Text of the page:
There’s a mystical streak running through the musician and it’s apparent when he talks about an album he did for his aunt a meditation instructor called (don’t laugh now!) The Ultimate Aha. “We recorded it when I was in still in university, behind a flour mill, on a zero budget. We actually had to record when the mill wasn’t running to avoid the sound it generated!” he laughs. “The response we got to that album was phenomenal though. My aunt still gets emails for it 10 years later. It’s nice to know that the album you put the least money and the most love and effort into actually reached out to people. Often we’re so isolated in our existence that I think what everyone just wants to do whether at a club or at an ashram is connect with other people on a more visceral level. For me, music is a way of connecting with other people.” Having preferred to stand outside the mainstream all this while, Akshai confesses, “To be honest, one of the reasons why I haven’t released a lot of music is because I’m scared. It’s a big part of who I am and I’m afraid of being judged. So I’ve taken the easy way out so far.”

Zahra Khanon .BT.

Sonam Kalra talks about her band Sufi Gospel Project.

A soulful blend..

You’ve heard Sufi music and perhaps, Gospel music too. Now try thinking of a fusion between these diverse music forms. Unable to process this amalgamation of East meets West? In that case, you should give the Sufi Gospel Project a listen, an initiative by Delhi-based singer Sonam Kalra.
Having trained with Shubha Mudgal and Sarathi Chatterjee in Indian classical music provided a background for this fusion of western and eastern sound. This is an attempt to combine different voices of faith “through song, music and the spoken word.” Having dabbled as a media professional, a theatre actress, a voiceover artist for an international lifestyle channel and a TV anchor as well, Kalra found her true calling with music and has come a full circle saying she’s “finally home.”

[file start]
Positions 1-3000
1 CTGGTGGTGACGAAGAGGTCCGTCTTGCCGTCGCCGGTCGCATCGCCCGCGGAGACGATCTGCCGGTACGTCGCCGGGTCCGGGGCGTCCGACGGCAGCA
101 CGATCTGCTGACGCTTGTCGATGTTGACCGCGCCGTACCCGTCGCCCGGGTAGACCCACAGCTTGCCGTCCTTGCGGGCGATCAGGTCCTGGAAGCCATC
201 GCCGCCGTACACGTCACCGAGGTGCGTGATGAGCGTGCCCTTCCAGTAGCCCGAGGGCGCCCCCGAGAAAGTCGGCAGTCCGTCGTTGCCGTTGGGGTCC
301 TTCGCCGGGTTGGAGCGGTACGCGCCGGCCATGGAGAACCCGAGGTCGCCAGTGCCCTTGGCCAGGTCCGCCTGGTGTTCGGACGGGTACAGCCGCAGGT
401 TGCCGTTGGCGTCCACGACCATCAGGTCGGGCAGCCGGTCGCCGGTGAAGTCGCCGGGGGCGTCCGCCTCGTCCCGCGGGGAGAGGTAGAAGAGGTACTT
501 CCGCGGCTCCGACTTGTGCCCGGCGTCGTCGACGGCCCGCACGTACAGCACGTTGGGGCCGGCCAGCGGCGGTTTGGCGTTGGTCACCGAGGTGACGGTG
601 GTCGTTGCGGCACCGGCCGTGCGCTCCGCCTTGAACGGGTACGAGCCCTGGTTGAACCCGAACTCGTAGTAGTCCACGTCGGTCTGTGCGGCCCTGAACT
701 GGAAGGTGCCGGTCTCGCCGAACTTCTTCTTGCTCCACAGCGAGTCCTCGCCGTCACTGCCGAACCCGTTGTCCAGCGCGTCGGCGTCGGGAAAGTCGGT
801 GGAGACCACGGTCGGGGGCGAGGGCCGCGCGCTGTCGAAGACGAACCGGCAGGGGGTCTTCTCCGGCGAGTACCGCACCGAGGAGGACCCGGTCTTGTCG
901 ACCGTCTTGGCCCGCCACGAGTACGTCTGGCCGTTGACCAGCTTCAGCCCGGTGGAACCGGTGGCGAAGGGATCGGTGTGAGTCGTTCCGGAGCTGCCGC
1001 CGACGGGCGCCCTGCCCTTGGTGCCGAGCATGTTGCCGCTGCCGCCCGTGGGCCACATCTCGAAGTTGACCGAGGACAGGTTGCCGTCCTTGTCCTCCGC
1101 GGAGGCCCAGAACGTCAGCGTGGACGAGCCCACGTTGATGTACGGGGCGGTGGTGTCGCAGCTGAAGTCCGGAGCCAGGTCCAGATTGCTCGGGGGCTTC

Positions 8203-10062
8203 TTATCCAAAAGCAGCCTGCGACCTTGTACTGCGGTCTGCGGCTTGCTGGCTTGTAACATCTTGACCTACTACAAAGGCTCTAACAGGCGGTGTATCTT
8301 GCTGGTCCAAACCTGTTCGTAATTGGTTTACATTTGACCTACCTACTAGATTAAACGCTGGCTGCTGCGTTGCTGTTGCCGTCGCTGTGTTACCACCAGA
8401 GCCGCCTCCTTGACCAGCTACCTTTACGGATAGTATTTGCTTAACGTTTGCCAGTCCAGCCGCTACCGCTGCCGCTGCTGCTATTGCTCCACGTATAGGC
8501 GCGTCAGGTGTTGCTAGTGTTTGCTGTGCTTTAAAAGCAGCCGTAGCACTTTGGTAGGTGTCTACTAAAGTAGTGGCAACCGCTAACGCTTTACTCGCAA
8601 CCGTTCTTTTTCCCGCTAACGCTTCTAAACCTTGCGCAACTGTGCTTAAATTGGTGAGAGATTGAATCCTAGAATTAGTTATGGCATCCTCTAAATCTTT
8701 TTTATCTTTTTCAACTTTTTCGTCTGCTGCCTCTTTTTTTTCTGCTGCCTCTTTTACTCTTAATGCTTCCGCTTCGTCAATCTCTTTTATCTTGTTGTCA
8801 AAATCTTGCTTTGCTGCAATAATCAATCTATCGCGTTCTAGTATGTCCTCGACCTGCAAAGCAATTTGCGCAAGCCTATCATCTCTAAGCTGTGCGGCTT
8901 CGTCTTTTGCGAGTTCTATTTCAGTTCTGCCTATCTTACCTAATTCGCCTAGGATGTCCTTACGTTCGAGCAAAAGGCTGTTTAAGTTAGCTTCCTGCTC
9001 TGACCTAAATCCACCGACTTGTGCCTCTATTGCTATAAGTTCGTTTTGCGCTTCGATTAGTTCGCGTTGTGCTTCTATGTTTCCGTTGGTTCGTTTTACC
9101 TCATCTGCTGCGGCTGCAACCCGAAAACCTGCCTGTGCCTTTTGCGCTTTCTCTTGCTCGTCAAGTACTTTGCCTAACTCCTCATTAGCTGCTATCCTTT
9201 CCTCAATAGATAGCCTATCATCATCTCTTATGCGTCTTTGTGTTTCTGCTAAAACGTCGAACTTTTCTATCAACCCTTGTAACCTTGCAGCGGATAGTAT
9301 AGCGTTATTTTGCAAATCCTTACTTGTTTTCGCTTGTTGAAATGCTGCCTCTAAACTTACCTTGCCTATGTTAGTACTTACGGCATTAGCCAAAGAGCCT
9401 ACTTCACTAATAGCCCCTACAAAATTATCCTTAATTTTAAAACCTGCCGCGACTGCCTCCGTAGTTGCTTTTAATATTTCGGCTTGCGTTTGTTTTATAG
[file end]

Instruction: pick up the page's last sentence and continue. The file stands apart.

Being a Sikh, Sonam’s tryst with Gospel music goes back around four to five years when she heard Amazing Grace, which drew her to pursue learning more about Gospel music. And though she had trained in Hindustani classical music since childhood, Sonam also began to study Jazz and performed Jazz and Gospel music at various churches and events. “In February 2010, I was asked to perform at the birth centenary of the Sufi Hazrat Inayat Khan at the Inayat Khan dargah in Delhi. And there I was — a Sikh girl, singing Gospel music at a dargah! With this experience began the culmination of the Sufi Gospel Project as ideologically, both Sufi and Gospel music are about finding that divine connection. The premise of this initiative is that God doesn’t have a religion,” says Kalra.
Having grown up listening to a variety of singers like Ella Fitzgerald, Anita O’day to Begum Akhtar, Kishori Amonkar and Kumar Gandharva, to poems of Sufi saints and poets like Kabir, Paltu Das and Rabia Basri, have influenced Kalra’s music equally. Till date having done around 10-12 concerts, some songs that have been performed are Hallelujah and Abide With Me, infused with verses by Kabir, Rumi, Bulleh Shah along with Indian musical instruments like the sarangi, tabla and the flute.
Besides Kalra, who is the frontwoman of the Sufi Gospel Project, there are accompanying musicians like Alex Fernandes (piano), Ahsan Ali Khan (sarangi), Rajesh Prasanna (flute), Amaan Ali Khan (tabla) and Daniel Paul (guitar). The coming together of all these artists belonging to different faiths is a creative synthesis to produce soulful music. Sonam’s sound is not commercial and she steers clear of doing renditions of Duma Dum Mast Kalandar and Chap Tilak because “you can’t improvise perfection” rendered by great people. She looks forward to opportunities to collaborate with Sushmit Sen of Indian Ocean, Rajasthani folk musicians and Baul singers.